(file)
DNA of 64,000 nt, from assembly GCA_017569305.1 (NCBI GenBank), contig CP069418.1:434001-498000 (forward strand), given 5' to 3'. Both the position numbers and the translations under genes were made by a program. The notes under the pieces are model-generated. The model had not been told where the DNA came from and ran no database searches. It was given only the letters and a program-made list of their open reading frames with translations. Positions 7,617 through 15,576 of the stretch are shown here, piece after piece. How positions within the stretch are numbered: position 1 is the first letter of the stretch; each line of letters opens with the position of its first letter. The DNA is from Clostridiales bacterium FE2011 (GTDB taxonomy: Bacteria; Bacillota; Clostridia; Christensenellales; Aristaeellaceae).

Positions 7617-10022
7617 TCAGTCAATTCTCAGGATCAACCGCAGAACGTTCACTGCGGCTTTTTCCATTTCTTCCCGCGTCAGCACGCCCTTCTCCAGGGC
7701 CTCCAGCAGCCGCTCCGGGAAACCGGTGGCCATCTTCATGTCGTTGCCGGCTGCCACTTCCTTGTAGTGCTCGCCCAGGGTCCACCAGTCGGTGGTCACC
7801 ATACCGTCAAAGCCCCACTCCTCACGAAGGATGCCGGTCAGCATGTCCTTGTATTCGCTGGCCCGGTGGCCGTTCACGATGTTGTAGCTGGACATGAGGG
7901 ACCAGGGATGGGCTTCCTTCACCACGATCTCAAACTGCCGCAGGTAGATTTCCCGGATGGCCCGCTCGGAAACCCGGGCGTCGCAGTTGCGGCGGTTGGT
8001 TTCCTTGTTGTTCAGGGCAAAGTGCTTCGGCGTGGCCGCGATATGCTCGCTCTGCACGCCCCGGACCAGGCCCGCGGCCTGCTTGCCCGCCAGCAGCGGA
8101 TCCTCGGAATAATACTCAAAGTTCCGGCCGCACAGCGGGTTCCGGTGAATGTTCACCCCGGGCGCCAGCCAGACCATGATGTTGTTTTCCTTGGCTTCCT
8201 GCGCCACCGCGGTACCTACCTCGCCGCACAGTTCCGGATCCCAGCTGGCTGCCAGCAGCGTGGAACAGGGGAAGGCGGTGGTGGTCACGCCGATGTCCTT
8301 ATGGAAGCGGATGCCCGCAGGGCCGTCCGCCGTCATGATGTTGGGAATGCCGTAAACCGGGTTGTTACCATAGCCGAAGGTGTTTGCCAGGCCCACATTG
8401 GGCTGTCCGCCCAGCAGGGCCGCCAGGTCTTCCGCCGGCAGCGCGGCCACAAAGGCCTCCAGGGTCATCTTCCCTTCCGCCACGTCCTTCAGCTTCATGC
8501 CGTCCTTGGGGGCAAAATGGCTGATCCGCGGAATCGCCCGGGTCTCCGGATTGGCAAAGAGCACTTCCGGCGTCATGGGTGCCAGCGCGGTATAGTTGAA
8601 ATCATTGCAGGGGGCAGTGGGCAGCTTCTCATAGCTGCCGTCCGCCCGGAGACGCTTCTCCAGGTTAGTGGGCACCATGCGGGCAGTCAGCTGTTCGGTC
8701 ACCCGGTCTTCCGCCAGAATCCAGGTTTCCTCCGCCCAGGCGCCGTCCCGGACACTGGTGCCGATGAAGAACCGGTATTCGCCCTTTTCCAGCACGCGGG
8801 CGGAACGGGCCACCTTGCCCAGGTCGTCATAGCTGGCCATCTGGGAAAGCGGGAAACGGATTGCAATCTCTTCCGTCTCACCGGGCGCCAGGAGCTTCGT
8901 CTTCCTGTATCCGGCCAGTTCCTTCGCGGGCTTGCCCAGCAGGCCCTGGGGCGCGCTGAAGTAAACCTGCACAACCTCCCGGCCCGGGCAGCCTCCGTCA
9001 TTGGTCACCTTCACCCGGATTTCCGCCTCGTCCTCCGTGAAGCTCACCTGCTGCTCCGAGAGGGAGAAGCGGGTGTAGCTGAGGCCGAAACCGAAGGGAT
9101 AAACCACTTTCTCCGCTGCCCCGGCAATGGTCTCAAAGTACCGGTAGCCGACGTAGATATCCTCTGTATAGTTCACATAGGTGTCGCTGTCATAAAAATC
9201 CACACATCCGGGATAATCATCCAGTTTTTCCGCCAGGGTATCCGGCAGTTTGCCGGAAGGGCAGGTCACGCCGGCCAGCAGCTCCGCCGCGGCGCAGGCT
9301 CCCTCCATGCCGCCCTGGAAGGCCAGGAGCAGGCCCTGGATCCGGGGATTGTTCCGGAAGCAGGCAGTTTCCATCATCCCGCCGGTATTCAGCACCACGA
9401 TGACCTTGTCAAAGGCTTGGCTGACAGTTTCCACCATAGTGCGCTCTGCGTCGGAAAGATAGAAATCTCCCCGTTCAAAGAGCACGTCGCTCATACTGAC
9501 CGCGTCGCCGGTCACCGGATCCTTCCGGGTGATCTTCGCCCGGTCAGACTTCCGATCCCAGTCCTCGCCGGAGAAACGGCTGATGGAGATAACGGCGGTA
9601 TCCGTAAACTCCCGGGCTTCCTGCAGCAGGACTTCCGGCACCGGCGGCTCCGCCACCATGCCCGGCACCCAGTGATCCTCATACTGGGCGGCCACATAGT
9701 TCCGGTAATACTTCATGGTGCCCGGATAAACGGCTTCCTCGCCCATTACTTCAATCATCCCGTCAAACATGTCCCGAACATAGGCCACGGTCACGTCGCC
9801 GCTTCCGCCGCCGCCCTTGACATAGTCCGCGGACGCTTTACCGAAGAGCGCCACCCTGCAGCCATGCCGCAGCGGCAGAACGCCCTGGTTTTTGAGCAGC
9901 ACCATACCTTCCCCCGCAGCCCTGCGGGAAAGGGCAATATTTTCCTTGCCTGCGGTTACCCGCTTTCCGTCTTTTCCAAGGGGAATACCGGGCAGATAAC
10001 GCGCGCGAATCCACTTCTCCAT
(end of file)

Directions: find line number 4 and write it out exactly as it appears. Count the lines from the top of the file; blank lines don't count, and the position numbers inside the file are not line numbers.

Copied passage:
7701 CTCCAGCAGCCGCTCCGGGAAACCGGTGGCCATCTTCATGTCGTTGCCGGCTGCCACTTCCTTGTAGTGCTCGCCCAGGGTCCACCAGTCGGTGGTCACC